# Amplitude encoding: distinction between negative and positive real values

I want to encode two vectors into qubits and compute a distance between them that corresponds/is proportional to the euclidian distance of the real vectors.

The encoding I use is

• A) qiskit initialize method
def get_encoding_circuit(*vv):

sz = int(np.log2(len(vv[0])))

qc = QuantumCircuit(len(vv)*sz)

for i, v in enumerate(vv):
qc.initialize(v, range(i*sz, (i+1)*sz))

return qc


and

• B) amplitude encoding as shown here

The distance metric I use is given by the overlap from

• I) qiskit's state_fidelity method and
• II) a Swap Test circuit.

For example in $$\mathbb{R^2}$$, $$u$$ and $$v$$ given as

$$u = \begin{bmatrix} 1 \\ 1 \end{bmatrix} \quad v = \begin{bmatrix} -1 \\ -1 \end{bmatrix}$$

are encoded as

$$|u\rangle = \begin{bmatrix} 0.70711 \\ 0.70711 \end{bmatrix} \quad |v\rangle = \begin{bmatrix} - 0.70711 \\ - 0.70711 \end{bmatrix}$$

The problem I have (with any combination of A), B) I), II)) is that $$|u\rangle$$ and $$|v\rangle$$ have an overlap of 1, so are equivalent. The reason is that the encoding of $$v$$ is equal to the encoding of $$u$$, just with a global phase added,

s.t. the fidelity (as computed by qiskit) for example is

$$| \langle u|v\rangle |^2 = 1.0$$

but $$\text{dist_eucl}(u,v)$$ is far from 0.

What encoding can I use that will produce distinct qubits for positive and negative real inputs?

Edit/Followup:

I finally used the statepreparation described here For real vectors in the range $$[-1,1]$$ I obtain quantum distances corresponding to euclidian distances:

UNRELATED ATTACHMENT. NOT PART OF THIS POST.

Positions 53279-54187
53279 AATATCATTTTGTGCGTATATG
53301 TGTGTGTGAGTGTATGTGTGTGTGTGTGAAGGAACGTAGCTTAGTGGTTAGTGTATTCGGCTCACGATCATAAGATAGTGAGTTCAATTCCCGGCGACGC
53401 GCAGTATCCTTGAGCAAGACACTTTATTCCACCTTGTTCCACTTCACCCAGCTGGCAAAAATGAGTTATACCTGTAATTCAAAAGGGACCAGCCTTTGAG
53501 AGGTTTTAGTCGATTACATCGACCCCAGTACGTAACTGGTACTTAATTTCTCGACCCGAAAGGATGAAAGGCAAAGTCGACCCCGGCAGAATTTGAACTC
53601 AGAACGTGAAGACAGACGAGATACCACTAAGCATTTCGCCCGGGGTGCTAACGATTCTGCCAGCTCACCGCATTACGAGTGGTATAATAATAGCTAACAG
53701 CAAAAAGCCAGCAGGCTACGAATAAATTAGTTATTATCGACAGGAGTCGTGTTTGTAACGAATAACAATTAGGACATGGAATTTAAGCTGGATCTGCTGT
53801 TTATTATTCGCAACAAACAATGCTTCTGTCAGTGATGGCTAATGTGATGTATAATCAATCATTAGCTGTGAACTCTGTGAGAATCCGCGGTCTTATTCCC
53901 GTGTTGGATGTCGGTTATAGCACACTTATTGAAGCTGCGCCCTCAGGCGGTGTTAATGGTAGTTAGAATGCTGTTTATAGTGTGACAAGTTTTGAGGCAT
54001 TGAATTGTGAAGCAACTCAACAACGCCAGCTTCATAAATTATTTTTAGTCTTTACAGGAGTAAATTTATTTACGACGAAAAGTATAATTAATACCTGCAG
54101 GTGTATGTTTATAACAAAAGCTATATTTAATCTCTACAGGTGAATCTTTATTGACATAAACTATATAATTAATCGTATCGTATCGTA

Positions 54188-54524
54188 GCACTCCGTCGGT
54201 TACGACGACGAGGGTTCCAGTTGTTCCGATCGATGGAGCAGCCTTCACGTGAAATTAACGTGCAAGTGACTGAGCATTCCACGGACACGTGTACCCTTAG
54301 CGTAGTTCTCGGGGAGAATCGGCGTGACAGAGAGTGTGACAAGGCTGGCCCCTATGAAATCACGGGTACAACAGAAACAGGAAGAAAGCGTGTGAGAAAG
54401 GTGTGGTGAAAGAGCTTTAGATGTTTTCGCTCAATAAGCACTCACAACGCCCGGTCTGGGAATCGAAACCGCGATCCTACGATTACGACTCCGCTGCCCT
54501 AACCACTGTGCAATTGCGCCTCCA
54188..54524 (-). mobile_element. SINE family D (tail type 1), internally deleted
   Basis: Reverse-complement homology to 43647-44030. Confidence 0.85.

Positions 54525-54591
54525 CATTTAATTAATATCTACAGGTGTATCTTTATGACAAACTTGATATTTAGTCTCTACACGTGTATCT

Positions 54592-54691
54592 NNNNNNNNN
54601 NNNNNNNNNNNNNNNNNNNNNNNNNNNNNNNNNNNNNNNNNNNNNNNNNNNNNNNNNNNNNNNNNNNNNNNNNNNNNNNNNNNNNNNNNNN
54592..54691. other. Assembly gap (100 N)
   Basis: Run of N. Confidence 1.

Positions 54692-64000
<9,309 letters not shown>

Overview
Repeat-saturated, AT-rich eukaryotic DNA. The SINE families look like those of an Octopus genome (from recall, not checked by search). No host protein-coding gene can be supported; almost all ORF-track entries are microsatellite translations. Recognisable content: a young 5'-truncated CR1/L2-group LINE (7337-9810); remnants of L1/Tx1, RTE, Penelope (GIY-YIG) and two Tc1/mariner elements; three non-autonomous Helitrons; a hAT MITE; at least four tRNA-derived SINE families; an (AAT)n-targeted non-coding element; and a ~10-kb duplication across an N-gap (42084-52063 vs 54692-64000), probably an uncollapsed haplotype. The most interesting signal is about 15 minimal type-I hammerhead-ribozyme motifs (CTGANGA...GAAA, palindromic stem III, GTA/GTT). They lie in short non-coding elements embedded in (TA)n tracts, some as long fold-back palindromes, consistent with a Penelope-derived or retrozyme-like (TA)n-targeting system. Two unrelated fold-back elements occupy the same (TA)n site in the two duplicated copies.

• The behaviour of Qubits is best described with vectors; but those vectors are probability amplitudes that describe a data register; they do not correspond to Euclidean Distance in any clear way; even when thinking about Qubits using a Bloch Sphere. How would your algorithm work calculate the distance between (1,0) and (5,0)? Commented Sep 22, 2021 at 19:34
• Undoubtedly this task can be done using a Quantum Computer...however this simplification of trying to encode a real vector as a single qubit likely will not lead anywhere. Commented Sep 22, 2021 at 19:34

As you've noticed, global phase is a problem here. One option that you could pursue (I'm not claiming it's a good option) is to use a two-qubit encoding. Let's say you want to encode a vector $$u\in\mathbb{C}^2$$ (you asked about real, which is obviously a simplifying case) $$u=\left[\begin{array}{c} ae^{i\theta_1} \\ be^{i\theta_2} \end{array}\right]$$ where $$a,b\geq 0$$. You could encode this as $$\frac{1}{\sqrt{a^2+b^2}}\left[\begin{array}{c} a \\ be^{i(\theta_2-\theta_1)} \end{array}\right]\otimes \left[\begin{array}{c} \cos2\theta_1 \\ \sin2\theta_1 \end{array}\right]$$